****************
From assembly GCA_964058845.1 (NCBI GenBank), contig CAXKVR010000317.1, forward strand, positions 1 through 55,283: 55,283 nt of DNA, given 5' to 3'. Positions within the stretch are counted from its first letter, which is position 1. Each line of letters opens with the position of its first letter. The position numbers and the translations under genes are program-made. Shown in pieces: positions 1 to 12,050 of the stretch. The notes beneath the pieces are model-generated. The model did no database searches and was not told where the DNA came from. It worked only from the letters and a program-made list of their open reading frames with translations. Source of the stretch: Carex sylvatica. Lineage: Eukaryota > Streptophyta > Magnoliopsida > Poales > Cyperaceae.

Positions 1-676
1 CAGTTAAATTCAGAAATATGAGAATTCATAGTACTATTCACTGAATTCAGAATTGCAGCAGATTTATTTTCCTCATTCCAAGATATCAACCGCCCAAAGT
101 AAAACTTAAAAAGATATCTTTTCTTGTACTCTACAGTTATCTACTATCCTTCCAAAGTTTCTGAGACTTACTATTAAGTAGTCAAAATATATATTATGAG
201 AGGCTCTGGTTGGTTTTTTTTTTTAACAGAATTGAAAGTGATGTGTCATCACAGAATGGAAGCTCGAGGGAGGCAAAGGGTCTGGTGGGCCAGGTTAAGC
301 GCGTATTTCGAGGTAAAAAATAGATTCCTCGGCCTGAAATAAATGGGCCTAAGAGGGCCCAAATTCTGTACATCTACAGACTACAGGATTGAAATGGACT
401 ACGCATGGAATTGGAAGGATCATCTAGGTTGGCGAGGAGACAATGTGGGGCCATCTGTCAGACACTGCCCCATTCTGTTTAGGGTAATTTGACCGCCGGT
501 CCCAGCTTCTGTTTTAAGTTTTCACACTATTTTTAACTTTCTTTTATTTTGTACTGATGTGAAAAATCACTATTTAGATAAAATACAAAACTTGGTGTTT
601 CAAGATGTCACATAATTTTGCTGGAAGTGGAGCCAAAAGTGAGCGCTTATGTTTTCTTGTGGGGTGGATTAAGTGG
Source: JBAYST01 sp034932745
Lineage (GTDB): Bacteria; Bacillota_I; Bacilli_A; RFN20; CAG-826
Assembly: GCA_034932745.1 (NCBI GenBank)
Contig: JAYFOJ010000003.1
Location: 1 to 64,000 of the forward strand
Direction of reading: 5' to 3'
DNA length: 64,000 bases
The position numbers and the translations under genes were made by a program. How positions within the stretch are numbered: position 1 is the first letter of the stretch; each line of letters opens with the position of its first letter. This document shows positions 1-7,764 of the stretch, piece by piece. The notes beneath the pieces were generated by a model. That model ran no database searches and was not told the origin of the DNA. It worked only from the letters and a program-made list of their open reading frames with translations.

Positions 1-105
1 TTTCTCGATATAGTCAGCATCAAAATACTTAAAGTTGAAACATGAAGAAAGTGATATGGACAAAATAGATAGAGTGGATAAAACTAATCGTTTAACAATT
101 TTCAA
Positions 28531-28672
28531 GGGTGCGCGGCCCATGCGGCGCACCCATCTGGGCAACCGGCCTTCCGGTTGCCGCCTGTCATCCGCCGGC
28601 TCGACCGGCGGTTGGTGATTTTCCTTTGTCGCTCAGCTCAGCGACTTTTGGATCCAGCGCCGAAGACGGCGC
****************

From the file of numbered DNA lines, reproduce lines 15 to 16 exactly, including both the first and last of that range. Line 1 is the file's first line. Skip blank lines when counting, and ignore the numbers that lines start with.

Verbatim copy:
Direction of reading: 5' to 3'
DNA length: 64,000 bases